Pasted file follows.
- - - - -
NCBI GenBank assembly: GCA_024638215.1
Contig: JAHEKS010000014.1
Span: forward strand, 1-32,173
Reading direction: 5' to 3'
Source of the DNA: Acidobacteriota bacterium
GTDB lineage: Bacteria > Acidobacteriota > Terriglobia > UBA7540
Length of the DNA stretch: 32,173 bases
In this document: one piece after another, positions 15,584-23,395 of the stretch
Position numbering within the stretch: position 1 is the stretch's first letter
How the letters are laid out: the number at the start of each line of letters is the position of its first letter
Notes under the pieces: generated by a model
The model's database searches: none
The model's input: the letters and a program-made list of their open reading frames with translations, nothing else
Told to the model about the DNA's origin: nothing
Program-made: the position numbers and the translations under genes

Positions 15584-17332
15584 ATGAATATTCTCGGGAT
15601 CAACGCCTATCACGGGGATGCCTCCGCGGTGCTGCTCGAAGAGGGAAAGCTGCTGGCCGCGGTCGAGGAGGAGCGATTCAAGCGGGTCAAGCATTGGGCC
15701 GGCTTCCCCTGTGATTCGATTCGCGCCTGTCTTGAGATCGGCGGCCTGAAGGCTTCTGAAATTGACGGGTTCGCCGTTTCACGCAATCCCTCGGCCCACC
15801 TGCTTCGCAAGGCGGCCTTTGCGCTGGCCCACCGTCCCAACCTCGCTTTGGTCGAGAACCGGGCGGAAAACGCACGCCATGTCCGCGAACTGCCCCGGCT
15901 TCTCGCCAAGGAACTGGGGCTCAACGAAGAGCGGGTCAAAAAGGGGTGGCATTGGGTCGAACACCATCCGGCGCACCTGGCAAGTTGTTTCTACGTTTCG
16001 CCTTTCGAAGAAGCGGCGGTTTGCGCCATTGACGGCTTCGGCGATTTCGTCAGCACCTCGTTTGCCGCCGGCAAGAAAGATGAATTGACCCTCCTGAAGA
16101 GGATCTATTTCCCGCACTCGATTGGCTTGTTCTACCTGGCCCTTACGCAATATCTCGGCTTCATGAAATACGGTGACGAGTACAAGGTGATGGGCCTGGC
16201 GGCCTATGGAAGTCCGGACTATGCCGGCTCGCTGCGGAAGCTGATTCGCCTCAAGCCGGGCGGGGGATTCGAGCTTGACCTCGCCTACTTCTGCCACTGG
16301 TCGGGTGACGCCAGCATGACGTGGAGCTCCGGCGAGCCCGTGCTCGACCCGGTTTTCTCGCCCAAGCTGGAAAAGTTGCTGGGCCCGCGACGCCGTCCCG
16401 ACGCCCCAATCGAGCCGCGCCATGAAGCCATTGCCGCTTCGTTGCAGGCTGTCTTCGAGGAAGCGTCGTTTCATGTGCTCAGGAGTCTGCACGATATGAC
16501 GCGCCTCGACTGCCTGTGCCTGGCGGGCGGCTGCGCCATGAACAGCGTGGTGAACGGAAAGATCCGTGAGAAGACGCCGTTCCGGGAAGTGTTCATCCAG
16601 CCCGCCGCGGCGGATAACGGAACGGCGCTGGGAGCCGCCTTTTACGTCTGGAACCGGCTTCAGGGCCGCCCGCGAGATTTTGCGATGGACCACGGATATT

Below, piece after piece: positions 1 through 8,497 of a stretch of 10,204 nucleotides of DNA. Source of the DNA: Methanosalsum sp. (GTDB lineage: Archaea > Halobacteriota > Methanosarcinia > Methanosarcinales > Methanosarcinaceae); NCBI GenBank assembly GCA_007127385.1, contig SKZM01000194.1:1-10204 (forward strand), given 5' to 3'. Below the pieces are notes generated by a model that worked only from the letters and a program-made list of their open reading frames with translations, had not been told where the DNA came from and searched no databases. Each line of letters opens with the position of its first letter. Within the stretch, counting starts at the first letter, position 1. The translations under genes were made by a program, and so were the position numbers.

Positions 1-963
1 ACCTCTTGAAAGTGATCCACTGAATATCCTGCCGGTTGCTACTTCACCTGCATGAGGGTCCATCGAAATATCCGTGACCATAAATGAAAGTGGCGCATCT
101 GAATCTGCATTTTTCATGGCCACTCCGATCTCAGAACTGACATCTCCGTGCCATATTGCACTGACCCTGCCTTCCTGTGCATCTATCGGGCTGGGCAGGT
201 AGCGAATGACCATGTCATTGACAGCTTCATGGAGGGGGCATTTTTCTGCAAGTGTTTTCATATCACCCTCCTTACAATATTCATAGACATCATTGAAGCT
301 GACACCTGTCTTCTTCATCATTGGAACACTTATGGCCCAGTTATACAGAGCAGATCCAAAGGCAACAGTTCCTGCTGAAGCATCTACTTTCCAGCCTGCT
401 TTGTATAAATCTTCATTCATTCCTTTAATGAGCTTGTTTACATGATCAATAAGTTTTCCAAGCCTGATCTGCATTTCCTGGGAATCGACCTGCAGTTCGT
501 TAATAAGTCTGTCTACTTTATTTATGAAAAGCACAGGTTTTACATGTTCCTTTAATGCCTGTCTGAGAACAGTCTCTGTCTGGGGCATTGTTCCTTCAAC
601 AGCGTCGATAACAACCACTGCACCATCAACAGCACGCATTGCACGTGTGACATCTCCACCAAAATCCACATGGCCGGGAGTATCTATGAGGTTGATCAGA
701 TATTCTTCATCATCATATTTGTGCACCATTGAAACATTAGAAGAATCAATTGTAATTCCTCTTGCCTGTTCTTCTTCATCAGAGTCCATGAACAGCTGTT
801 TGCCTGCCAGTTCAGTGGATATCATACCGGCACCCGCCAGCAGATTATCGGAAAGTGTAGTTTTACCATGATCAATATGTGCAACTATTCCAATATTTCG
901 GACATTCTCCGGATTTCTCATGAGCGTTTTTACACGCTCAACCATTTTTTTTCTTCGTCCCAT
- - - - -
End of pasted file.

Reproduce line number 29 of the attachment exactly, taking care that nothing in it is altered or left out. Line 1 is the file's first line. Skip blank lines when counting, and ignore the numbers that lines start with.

Below, piece after piece: positions 1 through 8,497 of a stretch of 10,204 nucleotides of DNA. Source of the DNA: Methanosalsum sp. (GTDB lineage: Archaea > Halobacteriota > Methanosarcinia > Methanosarcinales > Methanosarcinaceae); NCBI GenBank assembly GCA_007127385.1, contig SKZM01000194.1:1-10204 (forward strand), given 5' to 3'. Below the pieces are notes generated by a model that worked only from the letters and a program-made list of their open reading frames with translations, had not been told where the DNA came from and searched no databases. Each line of letters opens with the position of its first letter. Within the stretch, counting starts at the first letter, position 1. The translations under genes were made by a program, and so were the position numbers.